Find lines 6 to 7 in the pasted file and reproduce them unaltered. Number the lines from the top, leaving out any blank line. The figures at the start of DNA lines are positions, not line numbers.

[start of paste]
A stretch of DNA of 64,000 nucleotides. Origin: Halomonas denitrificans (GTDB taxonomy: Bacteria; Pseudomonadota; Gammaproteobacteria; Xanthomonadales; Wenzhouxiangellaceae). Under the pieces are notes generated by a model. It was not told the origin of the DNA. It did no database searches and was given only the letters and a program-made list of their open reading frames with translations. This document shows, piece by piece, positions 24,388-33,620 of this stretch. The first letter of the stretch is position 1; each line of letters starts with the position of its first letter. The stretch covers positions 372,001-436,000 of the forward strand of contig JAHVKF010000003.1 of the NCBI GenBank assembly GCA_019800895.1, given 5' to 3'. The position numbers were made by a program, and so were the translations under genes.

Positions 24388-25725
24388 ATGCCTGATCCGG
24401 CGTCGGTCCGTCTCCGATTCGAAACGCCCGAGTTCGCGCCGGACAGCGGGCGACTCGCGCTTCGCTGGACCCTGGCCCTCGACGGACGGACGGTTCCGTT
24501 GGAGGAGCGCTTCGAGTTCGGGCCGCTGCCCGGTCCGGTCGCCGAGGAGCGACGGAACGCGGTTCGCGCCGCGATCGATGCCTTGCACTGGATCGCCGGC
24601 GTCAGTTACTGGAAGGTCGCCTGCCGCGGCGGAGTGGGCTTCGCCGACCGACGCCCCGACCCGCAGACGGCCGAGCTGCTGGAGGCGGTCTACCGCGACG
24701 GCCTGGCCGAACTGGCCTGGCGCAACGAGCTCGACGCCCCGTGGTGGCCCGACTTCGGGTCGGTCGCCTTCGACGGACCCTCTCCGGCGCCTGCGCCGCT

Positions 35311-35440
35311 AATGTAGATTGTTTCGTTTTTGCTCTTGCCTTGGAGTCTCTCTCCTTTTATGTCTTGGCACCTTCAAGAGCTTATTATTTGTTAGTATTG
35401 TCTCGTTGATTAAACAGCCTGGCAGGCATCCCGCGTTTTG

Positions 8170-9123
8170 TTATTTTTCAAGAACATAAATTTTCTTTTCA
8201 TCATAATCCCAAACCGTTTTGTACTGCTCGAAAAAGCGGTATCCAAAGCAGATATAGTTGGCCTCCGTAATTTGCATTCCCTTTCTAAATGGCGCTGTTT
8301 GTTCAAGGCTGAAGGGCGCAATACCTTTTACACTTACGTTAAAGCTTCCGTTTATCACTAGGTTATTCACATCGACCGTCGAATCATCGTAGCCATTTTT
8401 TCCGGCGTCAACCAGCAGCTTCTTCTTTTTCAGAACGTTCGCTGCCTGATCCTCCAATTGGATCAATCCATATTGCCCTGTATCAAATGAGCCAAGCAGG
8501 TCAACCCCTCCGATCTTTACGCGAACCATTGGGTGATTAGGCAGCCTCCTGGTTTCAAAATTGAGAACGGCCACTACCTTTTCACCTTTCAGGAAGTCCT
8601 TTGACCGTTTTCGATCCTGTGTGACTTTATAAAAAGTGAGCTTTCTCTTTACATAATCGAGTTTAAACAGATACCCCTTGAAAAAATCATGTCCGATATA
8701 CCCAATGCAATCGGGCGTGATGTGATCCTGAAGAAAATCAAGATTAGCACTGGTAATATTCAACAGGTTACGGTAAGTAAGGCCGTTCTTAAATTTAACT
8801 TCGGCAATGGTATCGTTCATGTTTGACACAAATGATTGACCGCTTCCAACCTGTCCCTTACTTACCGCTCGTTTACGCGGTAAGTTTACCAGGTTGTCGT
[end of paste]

24601 GTCAGTTACTGGAAGGTCGCCTGCCGCGGCGGAGTGGGCTTCGCCGACCGACGCCCCGACCCGCAGACGGCCGAGCTGCTGGAGGCGGTCTACCGCGACG
24701 GCCTGGCCGAACTGGCCTGGCGCAACGAGCTCGACGCCCCGTGGTGGCCCGACTTCGGGTCGGTCGCCTTCGACGGACCCTCTCCGGCGCCTGCGCCGCT